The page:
“We think of creative people in a heroic manner, and we celebrate them, but the thing we celebrate is the after-effect,” says the University of California business professor Barry Staw. “In other words, we may love the creative product and the people that made them—iPhone and Steve Jobs—but we can’t really handle the ickiness of the creative process.”
Jessica Olien of Slate Magazine sheds some light on why. “The thing about being a product of evolution is that we guard ourselves with a habit of self-preservation. And in the course of self-preservation, one of the psychological shortcuts we’ve developed is that if something is uncertain then it’s less safe. And if it’s less safe, we don’t want to do it. Now the genuinely new ideas present a problem to our automated habit of self-preservation because they’re categorically uncertain. Yet if they didn’t have any uncertainty, they wouldn’t be new.”
So to act creatively i.e. to work hard to produce new ideas, try to solve “the unsolvable” or to be “the pioneering explorer”, is actually a choice. One must make a conscious commitment to be all that and accept the fact that he/she, or even a company for that matter, may get rejected by others along the way. One has to let go of satisfying people and/or instances, often even oneself. The truly creative ideas take a very long time to be accepted. The better the idea, the longer it might take. Even the work of Nobel Prize winners was commonly rejected by their peers for an extended period of time.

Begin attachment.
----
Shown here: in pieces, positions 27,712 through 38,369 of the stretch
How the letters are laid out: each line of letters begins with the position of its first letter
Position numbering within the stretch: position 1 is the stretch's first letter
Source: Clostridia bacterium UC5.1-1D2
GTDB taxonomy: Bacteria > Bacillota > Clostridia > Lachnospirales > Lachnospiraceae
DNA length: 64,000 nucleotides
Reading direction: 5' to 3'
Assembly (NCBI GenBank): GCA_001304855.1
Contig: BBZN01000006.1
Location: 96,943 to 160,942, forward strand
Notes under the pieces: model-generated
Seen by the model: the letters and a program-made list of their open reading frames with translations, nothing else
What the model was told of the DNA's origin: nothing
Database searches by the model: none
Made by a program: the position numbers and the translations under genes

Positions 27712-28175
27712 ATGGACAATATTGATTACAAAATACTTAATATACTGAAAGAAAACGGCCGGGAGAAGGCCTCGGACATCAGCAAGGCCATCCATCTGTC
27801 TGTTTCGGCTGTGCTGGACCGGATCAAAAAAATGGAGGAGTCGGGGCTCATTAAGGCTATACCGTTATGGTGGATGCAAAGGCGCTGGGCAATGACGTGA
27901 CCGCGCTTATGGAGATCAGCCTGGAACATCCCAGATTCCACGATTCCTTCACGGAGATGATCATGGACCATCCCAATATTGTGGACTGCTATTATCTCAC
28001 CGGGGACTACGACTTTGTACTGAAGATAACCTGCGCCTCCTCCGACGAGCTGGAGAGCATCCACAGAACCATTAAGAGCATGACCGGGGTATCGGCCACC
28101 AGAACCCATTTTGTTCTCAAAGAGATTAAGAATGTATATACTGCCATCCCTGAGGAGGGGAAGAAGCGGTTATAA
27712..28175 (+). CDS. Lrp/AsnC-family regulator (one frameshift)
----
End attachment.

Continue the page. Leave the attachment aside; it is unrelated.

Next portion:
This post was not about a creative dwelling in self-pity nor was it a desperate cry for “all mankind to foster those fragile creative minds with uttermost care”. It was, however, a pep talk for courage, because although the creative process may often feel unnerving, the results, those fresh and unique ideas, are always celebrated. As are their creators.
Hat Tip: Barry Staw, Jessica Olien